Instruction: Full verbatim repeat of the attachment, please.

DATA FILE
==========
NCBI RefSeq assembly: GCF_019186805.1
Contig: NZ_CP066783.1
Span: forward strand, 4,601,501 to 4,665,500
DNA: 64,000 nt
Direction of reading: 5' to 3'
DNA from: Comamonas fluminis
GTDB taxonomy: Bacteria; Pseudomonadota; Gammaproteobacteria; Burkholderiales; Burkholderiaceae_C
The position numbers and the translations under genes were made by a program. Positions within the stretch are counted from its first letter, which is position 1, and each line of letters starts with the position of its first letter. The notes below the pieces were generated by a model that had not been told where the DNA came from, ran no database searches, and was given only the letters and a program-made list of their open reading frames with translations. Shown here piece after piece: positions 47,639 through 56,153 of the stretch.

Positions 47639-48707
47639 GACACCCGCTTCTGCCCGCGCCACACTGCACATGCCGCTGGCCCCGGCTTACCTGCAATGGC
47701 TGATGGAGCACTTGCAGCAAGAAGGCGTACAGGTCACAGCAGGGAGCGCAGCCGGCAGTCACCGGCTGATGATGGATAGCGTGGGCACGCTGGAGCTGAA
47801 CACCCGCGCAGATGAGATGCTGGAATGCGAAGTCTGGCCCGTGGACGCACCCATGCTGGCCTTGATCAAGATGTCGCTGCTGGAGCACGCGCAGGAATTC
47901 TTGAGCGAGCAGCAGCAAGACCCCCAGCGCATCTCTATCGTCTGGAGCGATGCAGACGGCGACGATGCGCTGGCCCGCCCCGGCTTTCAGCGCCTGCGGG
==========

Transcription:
NCBI RefSeq assembly: GCF_019186805.1
Contig: NZ_CP066783.1
Span: forward strand, 4,601,501 to 4,665,500
DNA: 64,000 nt
Direction of reading: 5' to 3'
DNA from: Comamonas fluminis
GTDB taxonomy: Bacteria; Pseudomonadota; Gammaproteobacteria; Burkholderiales; Burkholderiaceae_C
The position numbers and the translations under genes were made by a program. Positions within the stretch are counted from its first letter, which is position 1, and each line of letters starts with the position of its first letter. The notes below the pieces were generated by a model that had not been told where the DNA came from, ran no database searches, and was given only the letters and a program-made list of their open reading frames with translations. Shown here piece after piece: positions 47,639 through 56,153 of the stretch.

Positions 47639-48707
47639 GACACCCGCTTCTGCCCGCGCCACACTGCACATGCCGCTGGCCCCGGCTTACCTGCAATGGC
47701 TGATGGAGCACTTGCAGCAAGAAGGCGTACAGGTCACAGCAGGGAGCGCAGCCGGCAGTCACCGGCTGATGATGGATAGCGTGGGCACGCTGGAGCTGAA
47801 CACCCGCGCAGATGAGATGCTGGAATGCGAAGTCTGGCCCGTGGACGCACCCATGCTGGCCTTGATCAAGATGTCGCTGCTGGAGCACGCGCAGGAATTC
47901 TTGAGCGAGCAGCAGCAAGACCCCCAGCGCATCTCTATCGTCTGGAGCGATGCAGACGGCGACGATGCGCTGGCCCGCCCCGGCTTTCAGCGCCTGCGGG